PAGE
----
Learning depends on attention. The processes that cue attention in the moment dynamically integrate learned regularities and immediate contextual cues. This paper reviews the extensive literature on cued attention and attentional learning in the adult literature and proposes that these fundamental processes are likely significant mechanisms of change in cognitive development. The value of this idea is illustrated using phenomena in children's novel word learning.
The literature on human and animal learning suggests that individuals attend to and act on cues differently based on the order in which they were learned. Recent studies have proposed that one specific type of learning outcome, the highlighting effect, can serve as a framework for understanding a number of early cognitive milestones. However, little is known how this learning effect itself emerges among children, whose memory and attention are much more limited compared to adults. Two experiments were conducted using (...) different versions of the general highlighting paradigm: Experiment 1 tested 3 to 6 year olds with a newly developed image-based version of the paradigm, which was designed specifically to test young children. Experiment 2 tested the validity of an image-based implementation of the highlighting paradigm with adult participants. The results from Experiment 1 provide evidence for the highlighting effect among children 3–6 years old, and they suggest age-related differences in dividing attention among multiple cues during learning. Experiment 2 replicated results from previous studies by showing robust biases for both image-based and text-based versions of the highlighting task. This study suggests that sensitivity to learning order emerges early through the process of cued attention, and the role of the highlighting effect in early language learning is discussed. (shrink)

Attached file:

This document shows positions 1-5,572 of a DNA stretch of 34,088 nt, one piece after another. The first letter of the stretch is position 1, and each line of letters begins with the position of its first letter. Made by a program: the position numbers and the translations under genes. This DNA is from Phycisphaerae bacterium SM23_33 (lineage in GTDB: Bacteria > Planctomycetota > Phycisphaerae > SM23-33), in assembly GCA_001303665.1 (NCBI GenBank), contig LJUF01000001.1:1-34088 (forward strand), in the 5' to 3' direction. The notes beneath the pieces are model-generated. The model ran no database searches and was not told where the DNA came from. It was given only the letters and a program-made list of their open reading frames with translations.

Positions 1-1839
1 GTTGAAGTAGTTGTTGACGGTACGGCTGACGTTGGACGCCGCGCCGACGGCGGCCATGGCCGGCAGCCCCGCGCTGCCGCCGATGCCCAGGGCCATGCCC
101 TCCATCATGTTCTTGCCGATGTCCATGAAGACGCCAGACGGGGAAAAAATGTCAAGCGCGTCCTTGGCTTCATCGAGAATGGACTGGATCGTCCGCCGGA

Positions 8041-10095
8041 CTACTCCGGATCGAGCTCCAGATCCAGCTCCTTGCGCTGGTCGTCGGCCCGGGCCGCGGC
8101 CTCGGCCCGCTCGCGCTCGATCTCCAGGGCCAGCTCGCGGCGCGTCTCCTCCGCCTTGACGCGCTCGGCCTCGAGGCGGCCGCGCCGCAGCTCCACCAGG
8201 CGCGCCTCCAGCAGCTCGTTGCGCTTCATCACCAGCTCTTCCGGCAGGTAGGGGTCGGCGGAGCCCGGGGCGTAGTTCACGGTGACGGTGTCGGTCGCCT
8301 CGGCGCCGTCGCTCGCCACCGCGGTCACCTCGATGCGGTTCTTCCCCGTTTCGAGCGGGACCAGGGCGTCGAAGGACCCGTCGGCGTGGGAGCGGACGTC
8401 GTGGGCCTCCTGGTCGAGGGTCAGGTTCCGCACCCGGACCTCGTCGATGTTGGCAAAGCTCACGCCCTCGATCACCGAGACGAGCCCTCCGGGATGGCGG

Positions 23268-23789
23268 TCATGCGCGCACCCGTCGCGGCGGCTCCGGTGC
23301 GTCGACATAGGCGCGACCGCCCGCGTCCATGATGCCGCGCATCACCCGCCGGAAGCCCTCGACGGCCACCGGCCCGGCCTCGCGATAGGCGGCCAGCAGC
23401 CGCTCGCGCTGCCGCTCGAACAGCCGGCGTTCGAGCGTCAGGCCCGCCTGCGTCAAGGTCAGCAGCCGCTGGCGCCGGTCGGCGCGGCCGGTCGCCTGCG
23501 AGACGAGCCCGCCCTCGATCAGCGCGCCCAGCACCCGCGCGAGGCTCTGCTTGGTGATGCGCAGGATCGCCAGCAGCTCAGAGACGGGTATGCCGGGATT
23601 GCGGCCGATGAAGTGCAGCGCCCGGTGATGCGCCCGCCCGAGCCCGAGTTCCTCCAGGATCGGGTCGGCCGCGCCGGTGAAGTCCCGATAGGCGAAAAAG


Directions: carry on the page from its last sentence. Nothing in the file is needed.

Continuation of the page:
A growing number of children in the United States are exposed to multiple languages at home from birth. However, relatively little is known about the early process of word learning—how words are mapped to the referent in their child-centered learning experiences. The present study defined parental input operationally as the integrated and multimodal learning experiences as an infant engages with his/her parent in an interactive play session with objects. By using a head-mounted eye tracking device, we recorded visual scenes from (...) the infant’s point of view, along with the parent’s social input with respect to gaze, labeling, and actions of object handling. Fifty-one infants and toddlers from an English monolingual or a diverse bilingual household were recruited to observe the early multimodal learning experiences in an object play session. Despite that monolingual parents spoke more and labeled more frequently relative to bilingual parents, infants from both language groups benefit from a comparable amount of socially coordinated experiences where parents name the object while the object is looked at by the infant. Also, a sequential path analysis reveals multiple social coordinated pathways that facilitate infant object looking. Specifically, young children’s attention to the referent objects is directly influenced by parent’s object handling. These findings point to the new approach to early language input and how multimodal learning experiences are coordinated socially for young children growing up with monolingual and bilingual learning contexts. (shrink)
Previous research suggests that children learning a variety of languages acquire similar early noun vocabularies and do so by similar and universal processes. We report here results from two studies that show differences in the early noun learning of English- and Japanese-speaking children. Experiment 1 examined the relative numbers of animal names and object names in vocabularies of English-speaking and Japanese-speaking children. English-speaking children's vocabularies were heavily lopsided with many more object than animal names whereas Japanese-speaking children's vocabularies were more (...) evenly balanced. Experiment 2 used a novel noun extension task to examine what young children know about the different organizations of animal and artifact categories. The results suggest that early learners of English but not Japanese over-generalize what they know about object categories to animal categories. The role of culture, input and linguistic structure in early noun acquisitions is discussed. (shrink)